Joint replacement surgery is connected to old age. Nutrition and flexibility of cartilaginous tissue are reduced as people get older.  If you keep giving pressure with heavy weights, cartilaginous joint will wear away and an irreversible change will occur on the bone structure, making it impossible to fix without surgery.
Majority of Mongolians have excess fat. There are vaccinations for strengthening knee-joints and cartilaginous joint. The vaccination should be given at an early stage before the bone is worn away or it will be ineffective. Compared to Mongolians, Japanese and Koreans undergo this surgery at a very old age. This is due to many factors, including less excess body fat. Around 60 percent of Mongolians getting joints replaced are aged from 60 to 70.
What are the indication for the early stages of joint deterioration? Elders say that the pain is bearable for the first few weeks but worsens afterwards. What’s the reason for this?
You can define which stage the joint disease is at with an x-ray. It’s effective to get a vaccination at an early stage but it doesn’t mean the disease will disappear. It only prolongs the time for getting an operation. Mongolian endoscopic joint surgery must be improved. If joint injuries aren’t treated immediately, a replacement surgery will have to be done. A simple sewing through an endoscopic surgery is enough for a small cut in a cartilaginous joint.
At the moment, vaccinations are provided without regards to the disease stage. When a replacement surgery is inevitable, vaccination will not make any change. The pain will reduce only for a short period. Vaccinations can’t recover irreversible change in a cartilaginous joint.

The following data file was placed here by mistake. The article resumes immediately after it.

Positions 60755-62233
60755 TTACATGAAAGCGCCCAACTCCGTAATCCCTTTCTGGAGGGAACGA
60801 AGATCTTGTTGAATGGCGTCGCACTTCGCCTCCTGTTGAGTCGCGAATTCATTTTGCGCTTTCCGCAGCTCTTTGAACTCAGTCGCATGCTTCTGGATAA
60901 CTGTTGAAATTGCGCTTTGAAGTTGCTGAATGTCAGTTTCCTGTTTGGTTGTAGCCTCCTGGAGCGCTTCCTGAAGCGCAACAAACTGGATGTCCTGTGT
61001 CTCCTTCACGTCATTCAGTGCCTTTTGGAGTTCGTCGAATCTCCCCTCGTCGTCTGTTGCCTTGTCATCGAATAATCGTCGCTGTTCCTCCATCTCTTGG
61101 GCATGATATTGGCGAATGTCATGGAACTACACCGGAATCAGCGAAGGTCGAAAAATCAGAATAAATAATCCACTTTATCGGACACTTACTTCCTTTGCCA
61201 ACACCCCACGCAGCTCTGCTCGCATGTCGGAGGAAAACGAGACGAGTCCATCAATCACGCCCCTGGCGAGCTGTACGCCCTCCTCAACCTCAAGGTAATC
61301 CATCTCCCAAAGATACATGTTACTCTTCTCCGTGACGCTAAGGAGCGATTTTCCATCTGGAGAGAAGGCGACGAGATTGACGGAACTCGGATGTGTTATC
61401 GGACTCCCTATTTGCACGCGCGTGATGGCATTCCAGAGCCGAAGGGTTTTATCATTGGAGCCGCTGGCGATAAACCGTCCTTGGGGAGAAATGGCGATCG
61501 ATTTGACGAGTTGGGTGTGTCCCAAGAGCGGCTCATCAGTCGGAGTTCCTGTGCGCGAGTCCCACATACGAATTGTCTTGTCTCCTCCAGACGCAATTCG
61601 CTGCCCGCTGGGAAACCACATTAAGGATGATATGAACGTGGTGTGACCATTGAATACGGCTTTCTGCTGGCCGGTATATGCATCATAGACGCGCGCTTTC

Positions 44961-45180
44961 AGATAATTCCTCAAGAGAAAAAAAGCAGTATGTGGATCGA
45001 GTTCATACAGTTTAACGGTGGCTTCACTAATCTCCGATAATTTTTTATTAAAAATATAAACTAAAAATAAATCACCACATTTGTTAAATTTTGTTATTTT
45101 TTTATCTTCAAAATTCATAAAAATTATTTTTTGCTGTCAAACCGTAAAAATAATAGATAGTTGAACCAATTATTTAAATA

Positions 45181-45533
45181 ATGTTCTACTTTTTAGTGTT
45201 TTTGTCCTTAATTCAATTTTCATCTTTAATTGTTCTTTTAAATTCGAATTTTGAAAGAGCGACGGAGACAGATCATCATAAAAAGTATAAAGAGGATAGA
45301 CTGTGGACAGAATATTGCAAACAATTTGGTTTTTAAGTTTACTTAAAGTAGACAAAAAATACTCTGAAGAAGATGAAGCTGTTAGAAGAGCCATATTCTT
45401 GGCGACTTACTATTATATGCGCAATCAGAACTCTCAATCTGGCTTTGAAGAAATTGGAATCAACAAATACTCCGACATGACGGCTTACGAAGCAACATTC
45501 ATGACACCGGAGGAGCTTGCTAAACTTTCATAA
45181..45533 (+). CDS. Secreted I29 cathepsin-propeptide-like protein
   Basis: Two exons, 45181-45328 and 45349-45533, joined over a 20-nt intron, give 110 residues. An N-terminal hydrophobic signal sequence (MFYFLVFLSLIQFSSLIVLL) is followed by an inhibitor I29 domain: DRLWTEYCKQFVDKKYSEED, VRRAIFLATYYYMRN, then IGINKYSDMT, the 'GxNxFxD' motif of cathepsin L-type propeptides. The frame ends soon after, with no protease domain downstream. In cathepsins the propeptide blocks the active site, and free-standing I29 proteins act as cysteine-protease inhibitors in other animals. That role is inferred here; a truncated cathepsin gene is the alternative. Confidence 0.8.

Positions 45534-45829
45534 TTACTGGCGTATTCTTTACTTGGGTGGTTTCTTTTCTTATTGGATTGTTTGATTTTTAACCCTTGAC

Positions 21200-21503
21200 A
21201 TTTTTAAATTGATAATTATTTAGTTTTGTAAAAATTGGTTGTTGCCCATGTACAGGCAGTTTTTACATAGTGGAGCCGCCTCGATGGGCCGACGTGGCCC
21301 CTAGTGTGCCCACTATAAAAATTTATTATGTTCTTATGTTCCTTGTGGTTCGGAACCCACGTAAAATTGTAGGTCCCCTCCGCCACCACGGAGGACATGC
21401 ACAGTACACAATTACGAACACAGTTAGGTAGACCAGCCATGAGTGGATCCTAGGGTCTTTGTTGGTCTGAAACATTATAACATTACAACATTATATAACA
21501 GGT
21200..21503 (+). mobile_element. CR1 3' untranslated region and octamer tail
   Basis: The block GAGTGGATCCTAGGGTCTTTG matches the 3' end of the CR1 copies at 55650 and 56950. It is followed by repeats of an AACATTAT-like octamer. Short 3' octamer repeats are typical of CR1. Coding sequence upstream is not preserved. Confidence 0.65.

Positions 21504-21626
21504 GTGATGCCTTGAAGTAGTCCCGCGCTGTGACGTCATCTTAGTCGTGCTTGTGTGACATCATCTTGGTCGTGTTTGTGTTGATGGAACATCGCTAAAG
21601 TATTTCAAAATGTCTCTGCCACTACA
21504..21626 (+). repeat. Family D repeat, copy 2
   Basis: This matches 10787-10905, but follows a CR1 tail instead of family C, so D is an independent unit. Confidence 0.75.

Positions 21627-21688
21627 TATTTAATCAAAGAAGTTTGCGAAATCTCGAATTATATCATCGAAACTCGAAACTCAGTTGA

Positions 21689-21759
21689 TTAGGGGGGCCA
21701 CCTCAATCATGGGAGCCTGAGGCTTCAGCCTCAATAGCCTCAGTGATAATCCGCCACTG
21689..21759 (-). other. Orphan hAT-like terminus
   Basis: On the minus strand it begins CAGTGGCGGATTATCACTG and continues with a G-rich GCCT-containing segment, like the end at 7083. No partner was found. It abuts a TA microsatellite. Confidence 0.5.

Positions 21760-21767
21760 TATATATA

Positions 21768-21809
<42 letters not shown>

Is it true that Russians come to Mongolia for joint replacement surgeries?
Lately, the number of Russians coming to Mongolia for surgery is accelerating. Joint replacement surgery is performed in Russia but the cost is high and this type of surgery hasn’t developed in some regions. More and more clients will come each year if we can provide good service to them. It’s possible to enhance treatment tourism through this method. Our hospital doesn’t have special tariffs for foreigners getting knee-joint replacement. They pay the same price as locals.
Where does the SCCH get its supply of artificial joints? Is the supply adequate?
The hospital signs agreements with companies with special licenses and orders equipment and artificial joints from the company. Only the surgeon in charge of an operation is able to order joints of specific size and model. The surgical team must work closely with the supplying company.  Only then, the surgery can be successful. The same company is responsible for providing special tools, equipment and single-use tools and materials used during operations for bone grafting. The SCCH mainly use German artificial joints made by advanced technologies.
Is this a client forward system?
Yes, it’s the most correct system. It’s an international practice. South Korea and America have the same system. In Russia, this process is conducted through tenders. The system becomes faulty when tenders are involved. What model and size of required joint becomes clear during the operation so pre-ordering large quantities through tenders is inefficient as it’s wasteful.
Previously you mentioned that Mongolia needs to compete internationally. What are some other prospects for this field in Mongolia?
We strive to improve surgery quality even more. Patients in Mongolia with bone tumor between ligaments have no choice but to cut off that ligament. Now, we’re trying to avoid crippling our patients and started performing surgeries for cutting off their ligament and replacing it with artificial joints and ligament.
You can get more information about our activities and operations from
Link to interview